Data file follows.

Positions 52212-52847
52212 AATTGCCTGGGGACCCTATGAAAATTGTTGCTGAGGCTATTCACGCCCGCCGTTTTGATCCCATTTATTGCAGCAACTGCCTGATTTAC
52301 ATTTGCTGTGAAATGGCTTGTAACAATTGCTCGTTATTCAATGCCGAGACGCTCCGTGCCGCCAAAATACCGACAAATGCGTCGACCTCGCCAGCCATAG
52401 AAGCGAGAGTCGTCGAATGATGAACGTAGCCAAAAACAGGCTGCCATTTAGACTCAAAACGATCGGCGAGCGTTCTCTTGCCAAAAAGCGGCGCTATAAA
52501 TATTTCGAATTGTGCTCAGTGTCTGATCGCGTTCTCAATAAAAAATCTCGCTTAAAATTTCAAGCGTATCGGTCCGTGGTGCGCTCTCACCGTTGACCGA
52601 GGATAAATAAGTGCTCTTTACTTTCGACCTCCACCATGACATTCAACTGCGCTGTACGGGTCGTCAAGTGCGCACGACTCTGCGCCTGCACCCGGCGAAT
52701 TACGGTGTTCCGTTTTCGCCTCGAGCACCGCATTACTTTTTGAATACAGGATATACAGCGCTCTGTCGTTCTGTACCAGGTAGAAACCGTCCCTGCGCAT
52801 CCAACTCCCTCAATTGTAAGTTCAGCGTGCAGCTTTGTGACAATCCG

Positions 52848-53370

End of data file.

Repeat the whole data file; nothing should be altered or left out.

Positions 52212-52847
52212 AATTGCCTGGGGACCCTATGAAAATTGTTGCTGAGGCTATTCACGCCCGCCGTTTTGATCCCATTTATTGCAGCAACTGCCTGATTTAC
52301 ATTTGCTGTGAAATGGCTTGTAACAATTGCTCGTTATTCAATGCCGAGACGCTCCGTGCCGCCAAAATACCGACAAATGCGTCGACCTCGCCAGCCATAG
52401 AAGCGAGAGTCGTCGAATGATGAACGTAGCCAAAAACAGGCTGCCATTTAGACTCAAAACGATCGGCGAGCGTTCTCTTGCCAAAAAGCGGCGCTATAAA
52501 TATTTCGAATTGTGCTCAGTGTCTGATCGCGTTCTCAATAAAAAATCTCGCTTAAAATTTCAAGCGTATCGGTCCGTGGTGCGCTCTCACCGTTGACCGA
52601 GGATAAATAAGTGCTCTTTACTTTCGACCTCCACCATGACATTCAACTGCGCTGTACGGGTCGTCAAGTGCGCACGACTCTGCGCCTGCACCCGGCGAAT
52701 TACGGTGTTCCGTTTTCGCCTCGAGCACCGCATTACTTTTTGAATACAGGATATACAGCGCTCTGTCGTTCTGTACCAGGTAGAAACCGTCCCTGCGCAT
52801 CCAACTCCCTCAATTGTAAGTTCAGCGTGCAGCTTTGTGACAATCCG

Positions 52848-53370